For Careless Property Owners, No Notice May Be Good News

If you’ve been injured from a fall on a property defect, and want to bring a legal claim, the owner must have had known about the defect, before you fell.

It’s a common, but false assumption, that just because you’re injured on someone else’s poorly maintained property, you automatically have the right to sue them for causing your injuries. Instead, the law requires that in order to hold an owner responsible for your injuries, they must have either known or should have known about the danger that resulted in your being harmed. The legal term for this knowledge is notice.

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Thursday, March 6, 2014

Have You Been Injured on a Frozen Sidewalk this Winter? The Law May Provide Relief

With this winter’s heavy snow and extreme cold, slippery sidewalks are still a major safety concern for pedestrians.

After a snowfall, New York City law requires property owners to remove snow and ice from their sidewalks. If the property owners fail to do so within a certain period of time, injured parties may bring legal claims against the owners to recover damages - including medical bills, lost wages, and pain and suffering.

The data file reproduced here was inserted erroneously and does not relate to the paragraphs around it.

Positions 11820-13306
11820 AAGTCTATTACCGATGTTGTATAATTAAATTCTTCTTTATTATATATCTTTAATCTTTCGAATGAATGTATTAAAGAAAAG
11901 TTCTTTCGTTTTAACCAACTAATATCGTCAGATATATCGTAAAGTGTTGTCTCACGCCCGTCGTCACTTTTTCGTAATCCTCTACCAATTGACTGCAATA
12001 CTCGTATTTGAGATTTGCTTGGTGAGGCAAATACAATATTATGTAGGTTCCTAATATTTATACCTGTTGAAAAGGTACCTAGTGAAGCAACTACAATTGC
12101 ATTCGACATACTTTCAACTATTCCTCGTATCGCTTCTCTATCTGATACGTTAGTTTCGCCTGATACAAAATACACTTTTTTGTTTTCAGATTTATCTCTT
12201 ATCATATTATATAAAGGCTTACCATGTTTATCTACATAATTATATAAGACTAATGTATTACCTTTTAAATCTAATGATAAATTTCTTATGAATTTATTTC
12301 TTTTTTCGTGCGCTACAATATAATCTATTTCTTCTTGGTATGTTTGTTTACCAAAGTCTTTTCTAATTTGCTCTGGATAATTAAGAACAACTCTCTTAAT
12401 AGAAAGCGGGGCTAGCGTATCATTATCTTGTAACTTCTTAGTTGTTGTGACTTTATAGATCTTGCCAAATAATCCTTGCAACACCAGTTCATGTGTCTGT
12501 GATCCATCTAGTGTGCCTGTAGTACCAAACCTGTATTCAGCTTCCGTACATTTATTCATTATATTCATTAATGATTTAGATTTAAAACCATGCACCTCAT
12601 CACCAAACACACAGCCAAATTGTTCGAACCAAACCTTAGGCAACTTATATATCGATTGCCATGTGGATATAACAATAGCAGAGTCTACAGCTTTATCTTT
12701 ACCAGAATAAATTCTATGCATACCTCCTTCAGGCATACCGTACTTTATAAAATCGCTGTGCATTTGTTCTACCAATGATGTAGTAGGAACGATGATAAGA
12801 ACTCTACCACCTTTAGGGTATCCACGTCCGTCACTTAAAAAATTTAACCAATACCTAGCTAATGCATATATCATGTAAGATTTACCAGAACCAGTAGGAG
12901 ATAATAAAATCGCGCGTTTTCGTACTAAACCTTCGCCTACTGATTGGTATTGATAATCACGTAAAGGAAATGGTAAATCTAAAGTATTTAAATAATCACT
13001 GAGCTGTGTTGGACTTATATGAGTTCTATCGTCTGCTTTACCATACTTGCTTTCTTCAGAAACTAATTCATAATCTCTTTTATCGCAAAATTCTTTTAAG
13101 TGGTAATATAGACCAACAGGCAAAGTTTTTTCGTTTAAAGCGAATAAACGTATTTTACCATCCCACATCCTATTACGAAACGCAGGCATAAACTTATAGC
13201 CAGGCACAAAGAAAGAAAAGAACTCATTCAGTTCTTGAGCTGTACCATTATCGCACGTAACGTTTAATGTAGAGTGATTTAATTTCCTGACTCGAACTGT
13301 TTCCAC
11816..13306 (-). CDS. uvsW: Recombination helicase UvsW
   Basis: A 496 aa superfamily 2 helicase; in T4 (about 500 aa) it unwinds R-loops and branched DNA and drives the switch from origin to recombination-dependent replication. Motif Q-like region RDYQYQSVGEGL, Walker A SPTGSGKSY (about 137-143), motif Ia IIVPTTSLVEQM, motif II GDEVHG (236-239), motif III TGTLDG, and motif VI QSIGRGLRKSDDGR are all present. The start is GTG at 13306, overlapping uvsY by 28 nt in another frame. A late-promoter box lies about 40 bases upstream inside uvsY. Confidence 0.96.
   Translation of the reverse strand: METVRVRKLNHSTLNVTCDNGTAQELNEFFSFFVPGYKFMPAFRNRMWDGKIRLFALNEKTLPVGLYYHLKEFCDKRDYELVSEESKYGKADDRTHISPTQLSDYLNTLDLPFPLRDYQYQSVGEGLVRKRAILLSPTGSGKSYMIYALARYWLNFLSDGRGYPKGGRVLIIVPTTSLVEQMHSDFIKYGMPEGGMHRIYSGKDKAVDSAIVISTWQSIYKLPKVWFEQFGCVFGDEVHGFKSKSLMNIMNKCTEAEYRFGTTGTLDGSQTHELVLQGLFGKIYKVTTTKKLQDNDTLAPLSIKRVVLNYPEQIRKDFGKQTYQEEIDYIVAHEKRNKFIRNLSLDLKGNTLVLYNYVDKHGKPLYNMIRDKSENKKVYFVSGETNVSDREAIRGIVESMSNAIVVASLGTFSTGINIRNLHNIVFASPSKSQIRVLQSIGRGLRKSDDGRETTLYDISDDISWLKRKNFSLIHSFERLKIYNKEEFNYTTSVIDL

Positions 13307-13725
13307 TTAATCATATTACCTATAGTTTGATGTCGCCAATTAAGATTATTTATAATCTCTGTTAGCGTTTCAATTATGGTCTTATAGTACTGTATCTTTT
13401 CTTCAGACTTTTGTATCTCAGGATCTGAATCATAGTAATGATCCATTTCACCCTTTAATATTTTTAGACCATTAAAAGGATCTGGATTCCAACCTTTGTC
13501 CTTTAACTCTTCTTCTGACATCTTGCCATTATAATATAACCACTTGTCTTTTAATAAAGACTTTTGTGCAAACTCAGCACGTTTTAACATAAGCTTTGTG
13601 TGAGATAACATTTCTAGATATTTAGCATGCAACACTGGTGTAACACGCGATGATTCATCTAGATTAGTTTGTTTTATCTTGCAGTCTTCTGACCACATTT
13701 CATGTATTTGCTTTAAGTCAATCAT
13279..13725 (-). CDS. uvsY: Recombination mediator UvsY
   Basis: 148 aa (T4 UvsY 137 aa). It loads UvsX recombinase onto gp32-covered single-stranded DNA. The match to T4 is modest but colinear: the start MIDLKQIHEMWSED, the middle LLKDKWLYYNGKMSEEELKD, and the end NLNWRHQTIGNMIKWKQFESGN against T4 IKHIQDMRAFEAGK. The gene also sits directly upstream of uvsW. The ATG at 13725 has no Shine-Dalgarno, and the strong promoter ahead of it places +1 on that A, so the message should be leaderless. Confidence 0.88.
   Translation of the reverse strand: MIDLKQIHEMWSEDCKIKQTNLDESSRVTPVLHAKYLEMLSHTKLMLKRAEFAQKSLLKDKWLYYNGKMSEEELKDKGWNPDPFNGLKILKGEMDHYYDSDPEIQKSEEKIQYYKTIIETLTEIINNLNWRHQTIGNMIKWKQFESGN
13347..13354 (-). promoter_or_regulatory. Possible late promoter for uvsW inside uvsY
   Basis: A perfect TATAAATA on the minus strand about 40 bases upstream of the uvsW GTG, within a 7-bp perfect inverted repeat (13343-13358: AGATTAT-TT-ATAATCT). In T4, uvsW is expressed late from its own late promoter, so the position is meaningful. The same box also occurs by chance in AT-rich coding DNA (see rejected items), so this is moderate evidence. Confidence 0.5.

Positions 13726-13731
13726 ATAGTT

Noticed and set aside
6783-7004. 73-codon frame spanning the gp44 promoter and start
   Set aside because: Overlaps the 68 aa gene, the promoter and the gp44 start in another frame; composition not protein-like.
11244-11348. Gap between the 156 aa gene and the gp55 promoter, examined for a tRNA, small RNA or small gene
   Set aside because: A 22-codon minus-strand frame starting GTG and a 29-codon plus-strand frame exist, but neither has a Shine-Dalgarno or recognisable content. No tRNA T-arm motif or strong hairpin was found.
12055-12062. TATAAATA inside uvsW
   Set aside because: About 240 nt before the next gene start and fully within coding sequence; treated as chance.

Read more . . .

Monday, February 10, 2014

Claim Denied? Five Ways to Make Sure Your Insurance Covers Your Loss

Insurance is a common purchase. Many people buy insurance to protect themselves in the event that they suffer a loss or damages in their home or business. Some people buy long-term healthcare insurance to be able to pay for that care, if it is needed. Under the law, automobile and health care insurance are mandatory. The insurance policy is the written agreement between the insurance company and the policyholder. It states what premiums to be paid, the specific risks covered and the maximum amounts that will be paid. It also contains exclusions, which are the losses that are not covered. The company's claims procedures are in the policy. Consumers should read the entire policy before they file it away to make sure they have the insurance coverage they intended.

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Monday, January 27, 2014

Been Injured? The Legal Clock for Starting a Claim is Ticking. Don’t Delay!

“Last winter, I fell on an icy walkway in front of my apartment building and broke my elbow. Can I still file a claim against my landlord?”

“My mother’s in a nursing home and her hip was broken when she was transferred from her bed to a chair in 2010? Can she sue?”

“I haven’t been able to work since June when a garbage truck knocked me down in a crosswalk and I hurt both my knees. How much time do I have to sue?”